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Question: The physician is performing a pleural catheter flush using saline with manual clearance of clots under ultrasound in the outpatient setting. Should we bill an E/M code (99212-99215) depending on documentation or some other code?

Question: Our doctor saw a patient who complained about his tobacco use but did not clearly express — at least so far as the notes show — a desire to quit. Can we infer from his bringing the subject up that he was asking for cessation help and bill 99406 (Smoking and tobacco use cessation counseling visit; intermediate, greater than 3 minutes up to 10 minutes)?
Question: A patient was brought into our practice by her family for treatment of a sprained ankle. We were told she is currently receiving the Part A hospice benefit. Do I need to contact the patient’s hospice provider, interdisciplinary group (IDG) or anyone else for billing purposes? Do I need to add anything to the billing? 

Question: One of our doctors assisted at surgery and found out later that, unlike the primary surgeon, he’s not credentialed with the payer under whose plan the patient is insured. Given that he’s not the billing provider, how will he be paid?

Question: My doctor recently did 10 biopsies on a single patient and we’re billing 11102 (Tangential biopsy of skin; single lesion) and 11103 (Tangential biopsy of skin; each separate/additional lesion). I see by CMS’ medically unlikely edits (MUEs) update that the former has a practitioner services MUE value of 1, and the latter has a value of 6, so we’re clearly going to exceed that. I fear we’ll get caught in an edit. Is there anything we can do ahead of time to avoid a denial?
Question: I saw a TV news story recently about how a doctor in Massachusetts treated patients in a parking lot when a power outage made her office unusable. “One patient, I saw in the car,” the doctor said. Was that a good idea? Shouldn’t they have sent their patients to another practice or rescheduled?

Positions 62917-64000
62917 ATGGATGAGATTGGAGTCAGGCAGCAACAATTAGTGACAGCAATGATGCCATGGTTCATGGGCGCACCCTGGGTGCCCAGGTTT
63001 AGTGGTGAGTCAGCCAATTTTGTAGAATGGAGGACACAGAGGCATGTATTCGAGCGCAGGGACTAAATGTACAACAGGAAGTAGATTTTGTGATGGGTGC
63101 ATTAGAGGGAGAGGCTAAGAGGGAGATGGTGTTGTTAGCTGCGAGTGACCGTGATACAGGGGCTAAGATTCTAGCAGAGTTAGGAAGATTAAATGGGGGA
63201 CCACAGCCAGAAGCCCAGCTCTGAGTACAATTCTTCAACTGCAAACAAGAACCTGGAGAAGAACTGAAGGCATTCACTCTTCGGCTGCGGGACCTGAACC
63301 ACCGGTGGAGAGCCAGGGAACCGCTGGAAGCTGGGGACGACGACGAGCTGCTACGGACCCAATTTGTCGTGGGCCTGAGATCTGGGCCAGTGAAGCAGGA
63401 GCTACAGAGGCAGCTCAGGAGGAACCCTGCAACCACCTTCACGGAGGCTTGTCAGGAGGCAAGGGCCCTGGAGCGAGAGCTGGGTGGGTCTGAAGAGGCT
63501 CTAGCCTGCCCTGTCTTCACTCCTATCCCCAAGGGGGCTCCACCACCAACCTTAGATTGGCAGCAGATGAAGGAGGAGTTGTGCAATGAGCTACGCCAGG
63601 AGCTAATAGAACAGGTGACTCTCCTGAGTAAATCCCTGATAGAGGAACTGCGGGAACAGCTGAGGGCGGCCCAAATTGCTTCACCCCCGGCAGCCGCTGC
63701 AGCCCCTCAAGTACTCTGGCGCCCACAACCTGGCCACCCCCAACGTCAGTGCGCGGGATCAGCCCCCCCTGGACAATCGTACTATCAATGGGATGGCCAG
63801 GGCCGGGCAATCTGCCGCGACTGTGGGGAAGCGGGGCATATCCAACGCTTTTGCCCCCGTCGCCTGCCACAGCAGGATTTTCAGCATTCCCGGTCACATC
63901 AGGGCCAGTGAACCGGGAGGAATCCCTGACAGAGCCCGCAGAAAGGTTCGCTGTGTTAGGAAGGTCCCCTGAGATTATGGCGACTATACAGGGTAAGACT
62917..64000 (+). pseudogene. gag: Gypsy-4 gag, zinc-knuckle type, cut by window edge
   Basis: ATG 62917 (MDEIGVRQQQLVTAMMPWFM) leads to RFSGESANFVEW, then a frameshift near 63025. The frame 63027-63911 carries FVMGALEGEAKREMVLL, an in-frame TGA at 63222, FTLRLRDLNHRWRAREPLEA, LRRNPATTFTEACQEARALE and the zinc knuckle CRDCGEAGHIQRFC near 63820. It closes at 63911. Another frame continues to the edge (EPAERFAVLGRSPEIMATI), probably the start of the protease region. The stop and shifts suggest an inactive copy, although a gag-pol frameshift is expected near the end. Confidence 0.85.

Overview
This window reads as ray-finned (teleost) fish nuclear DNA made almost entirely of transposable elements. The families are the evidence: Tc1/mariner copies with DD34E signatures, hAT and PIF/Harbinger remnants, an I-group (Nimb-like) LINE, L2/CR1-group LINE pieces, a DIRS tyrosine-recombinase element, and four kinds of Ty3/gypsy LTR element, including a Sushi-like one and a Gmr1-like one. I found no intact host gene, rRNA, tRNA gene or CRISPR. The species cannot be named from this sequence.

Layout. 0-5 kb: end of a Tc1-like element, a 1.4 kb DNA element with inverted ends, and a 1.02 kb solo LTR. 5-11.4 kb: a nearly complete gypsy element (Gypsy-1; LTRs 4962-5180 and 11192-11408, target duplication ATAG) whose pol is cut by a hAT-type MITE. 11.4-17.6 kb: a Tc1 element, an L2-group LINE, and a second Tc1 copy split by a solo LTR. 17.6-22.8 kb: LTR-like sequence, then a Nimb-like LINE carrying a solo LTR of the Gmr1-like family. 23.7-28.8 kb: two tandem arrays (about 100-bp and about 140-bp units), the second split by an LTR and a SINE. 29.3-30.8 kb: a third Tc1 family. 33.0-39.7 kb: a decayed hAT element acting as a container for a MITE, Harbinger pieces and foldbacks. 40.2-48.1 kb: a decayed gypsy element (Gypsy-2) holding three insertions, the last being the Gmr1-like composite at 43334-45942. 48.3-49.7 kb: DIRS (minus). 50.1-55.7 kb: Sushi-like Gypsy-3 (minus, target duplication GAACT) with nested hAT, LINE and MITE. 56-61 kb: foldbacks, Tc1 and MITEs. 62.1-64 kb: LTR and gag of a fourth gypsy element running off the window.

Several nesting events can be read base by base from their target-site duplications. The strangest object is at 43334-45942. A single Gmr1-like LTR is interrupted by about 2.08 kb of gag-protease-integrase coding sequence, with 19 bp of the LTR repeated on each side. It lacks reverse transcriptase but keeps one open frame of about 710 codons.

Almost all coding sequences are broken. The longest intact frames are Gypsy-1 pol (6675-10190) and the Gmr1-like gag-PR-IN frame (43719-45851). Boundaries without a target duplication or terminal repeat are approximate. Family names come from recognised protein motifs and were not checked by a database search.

Question: Say a doctor sees a diabetic patient, notes blood sugar and increases the insulin dose. The chart includes diagnosis codes for diabetes mellitus (DM) with nephropathy (E11.21) and polyneuropathy (E11.42), but the notes do not otherwise address the polyneuropathy and nephropathy. For risk adjustment purposes, would this map to hierarchical condition category (HCC) 18 (Diabetes with chronic complications) or to HCC 19 (Diabetes without complication)? And if the nephropathy and polyneuropathy are not addressed in encounters, would the patient map to HCC 19, notwithstanding that he was diagnosed with them?
Question: I saw a recent policy update from CMS about teaching physicians performing E/M services but I can’t understand what it means. Please help!
Question: A patient wants to use her secondary insurance as her primary insurance because it offers her a better price point. Are there any circumstances under which this is allowed?
Question: One of my payers is sending back a few dozen of our claims with the E/M codes downcoded from Level 4s to Level 3s. Is this common? Should we appeal? 


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